Walking into her room in a midtown hotel in Manhattan, it's hard to tell that Chrissy Teigen is pregnant and mid-way through an exhausting day of press events. Reclining comfortably on a couch, wearing all white, she's relaxed, all smiles, and frankly ethereal. When I was pregnant I was barely able to get out of bed, let alone sit upright and have a coherent conversation with another human being. But after only a few minutes of speaking to Teigen about her second pregnancy, postpartum depression (PPD), and the difficulties of newborn life she's sure to face in the near-future, it's obvious as to why she's extraordinarily calm, cool, and otherwise collected.
"I let myself go a little bit more with the second one," she laughs. "Because I'm just so comfortable with being a mom now. I trust that everything is going to be OK. I'm able to predict things a little more." It's this inner trust that strikes me the most as Teigen discusses the less-than-fabulous moments of life as an exhausted, overwhelmed, sleep-deprived mom with a newborn, and the likelihood that she will develop postpartum depression again, after her son is born.
"[Postpartum depression] is kind of like the process of labor itself," Teigen says. "It's so painful, there's so much happening, it's such a blur, and then you push it out and then you don't remember that pain anymore." And while she says she can't always remember how bad it was, Teigen has footage that brings back the pain and isolation of PPD in an undeniable way. "There's actual footage of me living in it," she says. "I would be on TV and I would be in a dark place or really unhappy place or having to pretend to be happy and jump around and dance, and I can see the pain or the disdain in my face."
I was just sad and I felt so pathetic and I felt gross and so hideous and I felt these feelings that I associated with just being selfish.
A reported one in nine women will experience symptoms of postpartum depression, according to the Centers for Disease Control and Prevention (CDC), yet Teigen never heard anyone talk about it when she was pregnant with her daughter, Luna, who is about to turn 2. As a result, she truly didn't know she was suffering from such a common postpartum condition. "It didn't cross my mind that I had it. It wasn't something that I thought about, because I always heard it being a 'Susan Smith' thing or a really, really dark place with horribly negative thoughts, but there are so many different levels to it," she says. "For me, I was just sad and I felt so pathetic and I felt gross and so hideous and I felt these feelings that I associated with just being selfish."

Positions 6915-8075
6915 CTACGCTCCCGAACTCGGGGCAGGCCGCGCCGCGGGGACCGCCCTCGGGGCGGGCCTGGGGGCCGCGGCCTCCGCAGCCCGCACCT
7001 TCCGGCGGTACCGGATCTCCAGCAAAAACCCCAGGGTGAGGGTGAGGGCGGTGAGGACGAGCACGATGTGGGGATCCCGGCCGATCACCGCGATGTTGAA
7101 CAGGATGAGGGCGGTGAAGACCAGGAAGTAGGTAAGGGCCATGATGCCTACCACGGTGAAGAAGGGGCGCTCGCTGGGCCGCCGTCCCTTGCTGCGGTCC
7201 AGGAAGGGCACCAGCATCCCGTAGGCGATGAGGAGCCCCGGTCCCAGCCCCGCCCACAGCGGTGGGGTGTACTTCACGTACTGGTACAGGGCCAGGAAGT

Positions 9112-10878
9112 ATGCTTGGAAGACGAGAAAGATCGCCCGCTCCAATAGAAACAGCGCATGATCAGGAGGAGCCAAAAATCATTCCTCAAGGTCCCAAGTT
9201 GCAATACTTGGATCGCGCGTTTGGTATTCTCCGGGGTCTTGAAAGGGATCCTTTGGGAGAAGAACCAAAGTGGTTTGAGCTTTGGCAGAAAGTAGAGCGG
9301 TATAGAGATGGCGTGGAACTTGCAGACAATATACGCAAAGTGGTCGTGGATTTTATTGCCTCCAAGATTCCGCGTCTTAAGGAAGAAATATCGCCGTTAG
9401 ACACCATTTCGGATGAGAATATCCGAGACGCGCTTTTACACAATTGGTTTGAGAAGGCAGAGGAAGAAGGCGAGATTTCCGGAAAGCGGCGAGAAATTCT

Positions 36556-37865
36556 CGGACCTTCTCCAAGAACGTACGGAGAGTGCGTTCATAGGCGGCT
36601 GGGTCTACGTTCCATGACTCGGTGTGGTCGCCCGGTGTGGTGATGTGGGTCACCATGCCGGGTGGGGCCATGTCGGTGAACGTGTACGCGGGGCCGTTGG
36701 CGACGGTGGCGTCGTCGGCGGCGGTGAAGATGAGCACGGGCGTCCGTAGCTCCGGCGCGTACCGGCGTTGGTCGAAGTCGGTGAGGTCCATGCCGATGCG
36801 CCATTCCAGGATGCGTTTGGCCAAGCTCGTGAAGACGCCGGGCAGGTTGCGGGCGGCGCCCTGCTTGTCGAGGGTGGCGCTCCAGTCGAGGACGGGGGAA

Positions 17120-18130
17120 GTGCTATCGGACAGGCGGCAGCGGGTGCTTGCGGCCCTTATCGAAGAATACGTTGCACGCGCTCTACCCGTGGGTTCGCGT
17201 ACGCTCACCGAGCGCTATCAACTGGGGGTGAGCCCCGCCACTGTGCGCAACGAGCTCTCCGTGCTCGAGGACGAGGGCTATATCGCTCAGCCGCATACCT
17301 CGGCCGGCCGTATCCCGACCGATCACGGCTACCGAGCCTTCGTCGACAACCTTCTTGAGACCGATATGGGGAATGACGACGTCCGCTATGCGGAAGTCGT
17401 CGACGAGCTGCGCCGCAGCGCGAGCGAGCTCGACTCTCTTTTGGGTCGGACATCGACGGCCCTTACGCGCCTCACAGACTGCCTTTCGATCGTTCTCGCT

Those first three to four months were harder for me than the nine months of pregnancy, and anything after those first three months. Harder than IVF, and harder than the couple year process before.
In a 2014 survey conducted by BabyCenter, 25 percent of the 1,500 mothers who participated said they were too embarrassed to admit their feelings related to postpartum depression, 23 percent said they felt guilty about them, and 16 percent said they didn't want to be labeled as suffering from a mental illness. A culture of silence and shame leaves new moms suffering in silence, and Teigen was no exception.
But letting herself go means trusting the process of this second pregnancy, and that includes the possibility that Teigen will experience PPD for a second time. "Honestly, it's not a fear of mine anymore," she says, "because of all the help I get. I feel like, now, as soon as I get that first sense, I'm really going to know, 'OK, this is it.' It's almost like when you're in a nightmare and you can tell yourself 'this is a dream, this is a dream, this is a dream' and it's easier to get through it. I think I'm going to have that, John is going to be more vocal, and hopefully everyone around me will be able to call me out on it this time around."